• Student will read from printed passage as you follow on your iDevice marking any mistakes
  • Tap the (+) button when student makes a reading mistake
  • Tap the (-) button if the student self-corrects a mistake
  • End the timer when the student finishes
  • Tap the “finish assessment” button to instantly see results

Now instead of focusing so much on keeping track of the fluency and score, you can focus on what actually matters: listening for fluency, comprehension and expression.

Being a paperless school, we are LOVING this option for helping students choose books that are at a level that is “just right.”  It gives us the opportunity to help students hunt down the perfect amount of challenge and really focus on a story they can love.  We are all about encouraging an absolute love of reading!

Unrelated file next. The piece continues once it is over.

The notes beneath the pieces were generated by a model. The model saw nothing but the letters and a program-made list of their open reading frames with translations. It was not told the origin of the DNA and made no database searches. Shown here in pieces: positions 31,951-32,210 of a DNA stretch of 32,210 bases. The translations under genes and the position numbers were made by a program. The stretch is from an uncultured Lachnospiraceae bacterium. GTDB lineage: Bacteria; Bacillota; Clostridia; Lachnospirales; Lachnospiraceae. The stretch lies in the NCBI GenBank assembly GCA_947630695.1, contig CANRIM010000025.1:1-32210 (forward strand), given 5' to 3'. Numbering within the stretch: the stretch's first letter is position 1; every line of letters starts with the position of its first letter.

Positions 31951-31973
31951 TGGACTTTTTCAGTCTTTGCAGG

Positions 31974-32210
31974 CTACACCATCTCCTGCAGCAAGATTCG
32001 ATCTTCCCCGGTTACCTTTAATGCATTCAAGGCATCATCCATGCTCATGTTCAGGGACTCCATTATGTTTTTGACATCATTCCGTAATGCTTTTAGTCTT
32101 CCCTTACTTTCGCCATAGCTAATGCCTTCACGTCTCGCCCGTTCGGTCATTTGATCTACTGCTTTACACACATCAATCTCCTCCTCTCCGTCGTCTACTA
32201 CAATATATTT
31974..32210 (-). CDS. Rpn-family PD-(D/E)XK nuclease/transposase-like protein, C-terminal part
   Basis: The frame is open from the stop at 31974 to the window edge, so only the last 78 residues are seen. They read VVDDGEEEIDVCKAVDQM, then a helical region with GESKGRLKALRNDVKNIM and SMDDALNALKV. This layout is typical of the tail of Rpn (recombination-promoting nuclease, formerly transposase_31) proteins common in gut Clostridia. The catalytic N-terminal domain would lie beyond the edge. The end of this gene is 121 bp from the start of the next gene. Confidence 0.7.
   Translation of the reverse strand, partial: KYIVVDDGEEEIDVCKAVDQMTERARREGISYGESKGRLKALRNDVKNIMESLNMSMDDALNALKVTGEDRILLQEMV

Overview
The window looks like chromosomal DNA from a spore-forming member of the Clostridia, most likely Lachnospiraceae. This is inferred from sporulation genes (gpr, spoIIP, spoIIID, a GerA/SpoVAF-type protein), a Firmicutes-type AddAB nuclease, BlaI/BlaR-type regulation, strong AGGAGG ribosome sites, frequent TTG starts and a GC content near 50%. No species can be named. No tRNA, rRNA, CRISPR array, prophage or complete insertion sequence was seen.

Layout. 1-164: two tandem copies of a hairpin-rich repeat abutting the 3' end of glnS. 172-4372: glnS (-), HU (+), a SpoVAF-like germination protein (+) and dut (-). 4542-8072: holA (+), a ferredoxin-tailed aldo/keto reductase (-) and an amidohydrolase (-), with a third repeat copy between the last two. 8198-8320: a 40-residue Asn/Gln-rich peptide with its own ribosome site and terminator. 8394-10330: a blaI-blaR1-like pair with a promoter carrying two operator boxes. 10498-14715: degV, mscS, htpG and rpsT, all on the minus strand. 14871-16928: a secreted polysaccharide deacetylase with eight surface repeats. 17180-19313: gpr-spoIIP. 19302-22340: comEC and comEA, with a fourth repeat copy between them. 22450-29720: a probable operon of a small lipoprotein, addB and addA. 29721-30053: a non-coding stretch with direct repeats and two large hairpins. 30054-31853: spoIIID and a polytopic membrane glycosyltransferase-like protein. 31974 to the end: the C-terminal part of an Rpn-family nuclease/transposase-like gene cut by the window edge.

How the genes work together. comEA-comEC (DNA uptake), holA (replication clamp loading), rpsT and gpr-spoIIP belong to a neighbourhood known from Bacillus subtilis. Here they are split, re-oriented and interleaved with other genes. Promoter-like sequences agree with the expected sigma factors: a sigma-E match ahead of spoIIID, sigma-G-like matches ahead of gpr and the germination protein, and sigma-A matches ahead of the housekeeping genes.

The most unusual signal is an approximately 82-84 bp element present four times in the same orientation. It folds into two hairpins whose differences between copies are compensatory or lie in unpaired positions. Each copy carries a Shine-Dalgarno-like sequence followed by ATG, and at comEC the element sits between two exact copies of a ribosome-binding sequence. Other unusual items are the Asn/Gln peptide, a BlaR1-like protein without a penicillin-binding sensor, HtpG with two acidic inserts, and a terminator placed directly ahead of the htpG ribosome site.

Screen Shot 2013-03-04 at 2.29.58 PM

Tips: Target Fluency Rates

First Grade: 60-70 wpm

Second Grade: 80-95 wpm

Third Grade: 100-120 wpm

Fourth Grade: 120-135 wpm

Fifth Grade: 130-145 wpm

Sixth Grade: 140-150 wpm

Seventh Grade: 150-160 wpm

Eighth Grade 160-175 wpm

Cost: $6.99 (iTunes link)

Compatible with: iPhone, iPod Touch, and iPad. Requires iOS 4.3 or later

Leave a comment and tell us how you are using  Fluency Finder in your classroom.

Comments (1)

[…] books that are confidence-building and enjoyable for them.  I have written about Fluency Finder before (here), but I’m writing about it again because they have just come out with some great new features […]